IDI Travel Log no. 2: Culturally-specific Design at the Villas at AYANA Bali

All Photos Courtesy of The AYANA Resort & Spa

There are certain details contained in the hospitality experience that really define what a great vacation is meant to be.  For us, villas and boutique hotels that combine thoughtful restrained design, cultural and site-specific nods along with seamless amenities rank as our favorite destinations for rest and relaxation.

Successful design always incorporates a thorough investigation of the end-user's needs and their use of space.  Combined with thoughtful aesthetic solutions, including culturally specific nods with an eye for the environment and luxurious living can create a unique sense of intimacy and will enhance the traveller's personal experience.

During a recent trip to Bali we found that the design of The Villas at AYANA Resort in Jimbaran captures this idea perfectly.  From the effortlessly designed and curated cottages with Balinese luxury found in every detail down to the on property 24-hour butler service for each cottage, each villa felt like it's own secluded paradise.  In conversation with Clive Edwards, the general manager of the villas as well as The AYANA Resort & Spa and the Rimba Jimbaran Hotel,  we discussed what he looks for when curating amazing hospitality environments:

Name one key design element that makes for a memorable hospitality experience?

CE: I would have to say cultural specificity. AYANA for example, by design, is extremely traditional. The artwork in public spaces speaks to this in great detail, from the fragrant frangipani adorning clay pots to intricate wooden carvings that get into the mind and stay there.

How often do you refresh/renovate/redesign the properties that you manage? What is the catalyst for the change?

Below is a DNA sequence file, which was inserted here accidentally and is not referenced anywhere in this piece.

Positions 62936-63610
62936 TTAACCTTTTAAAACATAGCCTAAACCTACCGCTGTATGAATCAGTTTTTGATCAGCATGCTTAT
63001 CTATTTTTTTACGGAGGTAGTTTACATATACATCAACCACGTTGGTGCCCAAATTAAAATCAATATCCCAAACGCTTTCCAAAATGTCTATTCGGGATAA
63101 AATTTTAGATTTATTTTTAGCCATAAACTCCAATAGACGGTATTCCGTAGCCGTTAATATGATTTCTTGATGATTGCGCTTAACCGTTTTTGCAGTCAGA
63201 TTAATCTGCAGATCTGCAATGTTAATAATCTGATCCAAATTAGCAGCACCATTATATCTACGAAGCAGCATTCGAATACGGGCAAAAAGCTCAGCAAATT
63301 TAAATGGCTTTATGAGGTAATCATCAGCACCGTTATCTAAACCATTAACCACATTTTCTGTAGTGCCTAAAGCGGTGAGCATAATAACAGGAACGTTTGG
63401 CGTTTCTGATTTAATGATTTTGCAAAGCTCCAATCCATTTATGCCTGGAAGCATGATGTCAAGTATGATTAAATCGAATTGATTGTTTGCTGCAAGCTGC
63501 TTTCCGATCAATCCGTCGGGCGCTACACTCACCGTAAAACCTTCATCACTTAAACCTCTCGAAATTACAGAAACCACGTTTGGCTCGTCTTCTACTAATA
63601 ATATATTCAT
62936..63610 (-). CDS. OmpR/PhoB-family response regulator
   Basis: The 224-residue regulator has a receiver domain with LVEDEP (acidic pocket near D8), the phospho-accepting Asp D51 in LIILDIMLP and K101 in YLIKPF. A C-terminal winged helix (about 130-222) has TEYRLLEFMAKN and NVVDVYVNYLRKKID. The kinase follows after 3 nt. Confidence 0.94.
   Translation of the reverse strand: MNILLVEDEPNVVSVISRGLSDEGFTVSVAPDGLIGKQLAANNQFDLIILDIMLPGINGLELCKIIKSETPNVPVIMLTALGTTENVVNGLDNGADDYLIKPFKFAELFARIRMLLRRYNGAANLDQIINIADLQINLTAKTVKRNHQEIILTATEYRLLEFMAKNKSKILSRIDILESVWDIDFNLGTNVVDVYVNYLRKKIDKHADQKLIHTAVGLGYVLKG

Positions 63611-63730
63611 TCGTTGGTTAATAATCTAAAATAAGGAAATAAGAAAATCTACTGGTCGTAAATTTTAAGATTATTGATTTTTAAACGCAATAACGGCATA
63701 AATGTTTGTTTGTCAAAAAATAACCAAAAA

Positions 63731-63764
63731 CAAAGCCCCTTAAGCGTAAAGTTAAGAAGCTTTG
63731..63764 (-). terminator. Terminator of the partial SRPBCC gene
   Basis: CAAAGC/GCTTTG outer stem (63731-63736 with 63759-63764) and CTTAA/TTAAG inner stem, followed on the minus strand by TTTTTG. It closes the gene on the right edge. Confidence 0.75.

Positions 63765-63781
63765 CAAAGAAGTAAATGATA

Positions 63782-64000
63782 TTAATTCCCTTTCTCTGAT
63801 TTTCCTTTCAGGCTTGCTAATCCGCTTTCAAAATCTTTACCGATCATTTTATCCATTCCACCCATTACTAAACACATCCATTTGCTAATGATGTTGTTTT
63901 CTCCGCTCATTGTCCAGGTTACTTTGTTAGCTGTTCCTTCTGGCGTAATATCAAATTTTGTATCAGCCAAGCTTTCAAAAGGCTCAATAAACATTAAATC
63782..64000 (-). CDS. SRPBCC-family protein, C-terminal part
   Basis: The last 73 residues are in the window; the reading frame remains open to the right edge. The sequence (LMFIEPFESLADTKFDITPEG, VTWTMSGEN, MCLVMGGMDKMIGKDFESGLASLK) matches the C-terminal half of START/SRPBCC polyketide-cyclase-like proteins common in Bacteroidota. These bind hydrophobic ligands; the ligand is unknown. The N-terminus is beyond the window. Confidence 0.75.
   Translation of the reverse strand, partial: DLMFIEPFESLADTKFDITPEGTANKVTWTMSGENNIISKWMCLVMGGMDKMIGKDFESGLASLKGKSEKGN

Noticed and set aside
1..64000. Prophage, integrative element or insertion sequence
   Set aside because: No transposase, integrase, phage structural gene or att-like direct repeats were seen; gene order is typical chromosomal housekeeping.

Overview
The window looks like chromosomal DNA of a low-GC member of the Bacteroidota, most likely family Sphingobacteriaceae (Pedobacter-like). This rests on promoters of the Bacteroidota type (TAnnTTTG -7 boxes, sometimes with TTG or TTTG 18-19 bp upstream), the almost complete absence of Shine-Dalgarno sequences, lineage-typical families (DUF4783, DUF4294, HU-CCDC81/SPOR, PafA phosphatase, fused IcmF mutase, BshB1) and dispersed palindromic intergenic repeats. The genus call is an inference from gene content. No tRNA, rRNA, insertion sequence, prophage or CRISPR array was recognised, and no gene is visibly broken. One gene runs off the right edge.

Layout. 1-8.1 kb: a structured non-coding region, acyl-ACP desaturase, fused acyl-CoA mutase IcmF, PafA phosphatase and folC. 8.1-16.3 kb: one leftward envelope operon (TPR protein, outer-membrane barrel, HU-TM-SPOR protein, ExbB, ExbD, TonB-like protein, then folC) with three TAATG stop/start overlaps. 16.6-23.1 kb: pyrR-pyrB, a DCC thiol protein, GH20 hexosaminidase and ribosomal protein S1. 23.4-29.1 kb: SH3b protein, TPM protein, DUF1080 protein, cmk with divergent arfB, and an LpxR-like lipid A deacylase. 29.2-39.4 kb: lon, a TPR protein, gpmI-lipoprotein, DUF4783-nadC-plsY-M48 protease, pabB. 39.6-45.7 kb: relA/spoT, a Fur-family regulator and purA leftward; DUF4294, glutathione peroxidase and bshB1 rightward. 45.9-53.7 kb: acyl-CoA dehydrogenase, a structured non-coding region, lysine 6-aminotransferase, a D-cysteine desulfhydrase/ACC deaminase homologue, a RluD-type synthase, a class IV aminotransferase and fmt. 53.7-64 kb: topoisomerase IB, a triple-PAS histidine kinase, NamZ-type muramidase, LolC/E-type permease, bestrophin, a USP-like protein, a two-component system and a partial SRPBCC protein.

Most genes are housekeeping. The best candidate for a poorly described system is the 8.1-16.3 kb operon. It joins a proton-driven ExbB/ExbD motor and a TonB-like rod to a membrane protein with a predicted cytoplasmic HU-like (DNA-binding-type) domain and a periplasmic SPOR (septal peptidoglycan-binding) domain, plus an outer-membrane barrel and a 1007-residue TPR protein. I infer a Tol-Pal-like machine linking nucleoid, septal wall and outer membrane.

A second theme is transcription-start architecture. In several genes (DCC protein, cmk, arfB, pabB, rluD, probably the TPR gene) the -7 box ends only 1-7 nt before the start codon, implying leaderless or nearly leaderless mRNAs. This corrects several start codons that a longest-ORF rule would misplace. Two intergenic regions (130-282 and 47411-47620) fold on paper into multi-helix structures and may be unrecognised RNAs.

CE: Typically guestrooms are renovated and redesigned every 5-7 years. This also applies to heavily utilized public spaces and restaurant design. There are many factors to be considered which include emerging trends, for example, ten years ago sushi bars and cigar rooms were the rave.  Other things to consider are technological improvements facilitating a more interactive customer experience and customer demographic and nationality segmentation. For example, guestroom design for a large Japanese market will focus on minimalism and clean lines as opposed to a Middle Eastern driven market.

We believe in order for a hospitality environment to be truly successful, at least these three things: design, service and superior product must be top-notch…what is your take on this?

CE: I agree absolutely that a truly excellent hospitality product comes from the intersection between great hardware and software. Organizational culture uses the element of continuous improvement to separate good hotels from great. A continuous examination of processes, technology and ensuring absolute engagement of the individual are key elements that should be a part of this organizational culture. Of course continuous measurement of these performance indicators is a prerequisite for continuous improvement.

To see a curated list of 13 Amazing Things To Do in Bali penned by Clive, read HERE.


idi Team